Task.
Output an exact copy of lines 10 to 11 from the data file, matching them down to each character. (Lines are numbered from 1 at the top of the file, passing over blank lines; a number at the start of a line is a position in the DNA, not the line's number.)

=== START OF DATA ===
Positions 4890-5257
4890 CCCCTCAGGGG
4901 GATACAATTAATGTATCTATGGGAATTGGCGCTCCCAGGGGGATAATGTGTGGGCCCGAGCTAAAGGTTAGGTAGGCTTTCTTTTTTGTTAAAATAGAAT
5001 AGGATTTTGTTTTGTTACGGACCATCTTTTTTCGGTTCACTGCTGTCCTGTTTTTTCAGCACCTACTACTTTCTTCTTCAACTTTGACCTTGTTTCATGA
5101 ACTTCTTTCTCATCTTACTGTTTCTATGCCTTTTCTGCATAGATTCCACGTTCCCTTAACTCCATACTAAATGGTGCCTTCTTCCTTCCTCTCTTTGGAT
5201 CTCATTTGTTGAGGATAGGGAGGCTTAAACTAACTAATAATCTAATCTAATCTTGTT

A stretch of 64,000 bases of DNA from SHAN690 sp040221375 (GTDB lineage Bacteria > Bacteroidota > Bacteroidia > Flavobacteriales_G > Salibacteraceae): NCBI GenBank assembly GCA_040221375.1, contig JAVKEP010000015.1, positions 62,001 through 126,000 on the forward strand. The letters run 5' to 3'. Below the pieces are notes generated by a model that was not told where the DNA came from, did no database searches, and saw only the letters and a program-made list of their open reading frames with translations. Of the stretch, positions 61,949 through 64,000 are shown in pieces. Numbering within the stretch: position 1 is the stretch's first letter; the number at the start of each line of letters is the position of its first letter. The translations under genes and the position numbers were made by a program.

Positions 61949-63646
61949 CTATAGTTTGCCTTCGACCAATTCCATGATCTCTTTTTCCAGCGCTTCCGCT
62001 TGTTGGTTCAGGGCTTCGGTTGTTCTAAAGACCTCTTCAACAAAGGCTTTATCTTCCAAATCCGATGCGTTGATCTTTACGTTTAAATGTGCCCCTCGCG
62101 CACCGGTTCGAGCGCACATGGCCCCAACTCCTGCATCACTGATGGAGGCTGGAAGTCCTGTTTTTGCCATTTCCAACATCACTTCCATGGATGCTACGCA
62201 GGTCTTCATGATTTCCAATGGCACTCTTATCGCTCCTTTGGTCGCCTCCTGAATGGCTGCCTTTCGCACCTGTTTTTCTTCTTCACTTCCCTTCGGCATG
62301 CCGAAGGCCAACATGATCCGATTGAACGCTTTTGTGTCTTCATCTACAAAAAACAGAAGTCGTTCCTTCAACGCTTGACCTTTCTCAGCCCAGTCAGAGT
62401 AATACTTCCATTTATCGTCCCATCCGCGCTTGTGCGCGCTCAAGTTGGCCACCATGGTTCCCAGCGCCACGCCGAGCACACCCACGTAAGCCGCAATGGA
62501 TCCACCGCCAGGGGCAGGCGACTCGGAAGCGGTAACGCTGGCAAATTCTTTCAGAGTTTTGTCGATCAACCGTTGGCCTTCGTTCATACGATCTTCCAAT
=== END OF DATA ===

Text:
62001 TGTTGGTTCAGGGCTTCGGTTGTTCTAAAGACCTCTTCAACAAAGGCTTTATCTTCCAAATCCGATGCGTTGATCTTTACGTTTAAATGTGCCCCTCGCG
62101 CACCGGTTCGAGCGCACATGGCCCCAACTCCTGCATCACTGATGGAGGCTGGAAGTCCTGTTTTTGCCATTTCCAACATCACTTCCATGGATGCTACGCA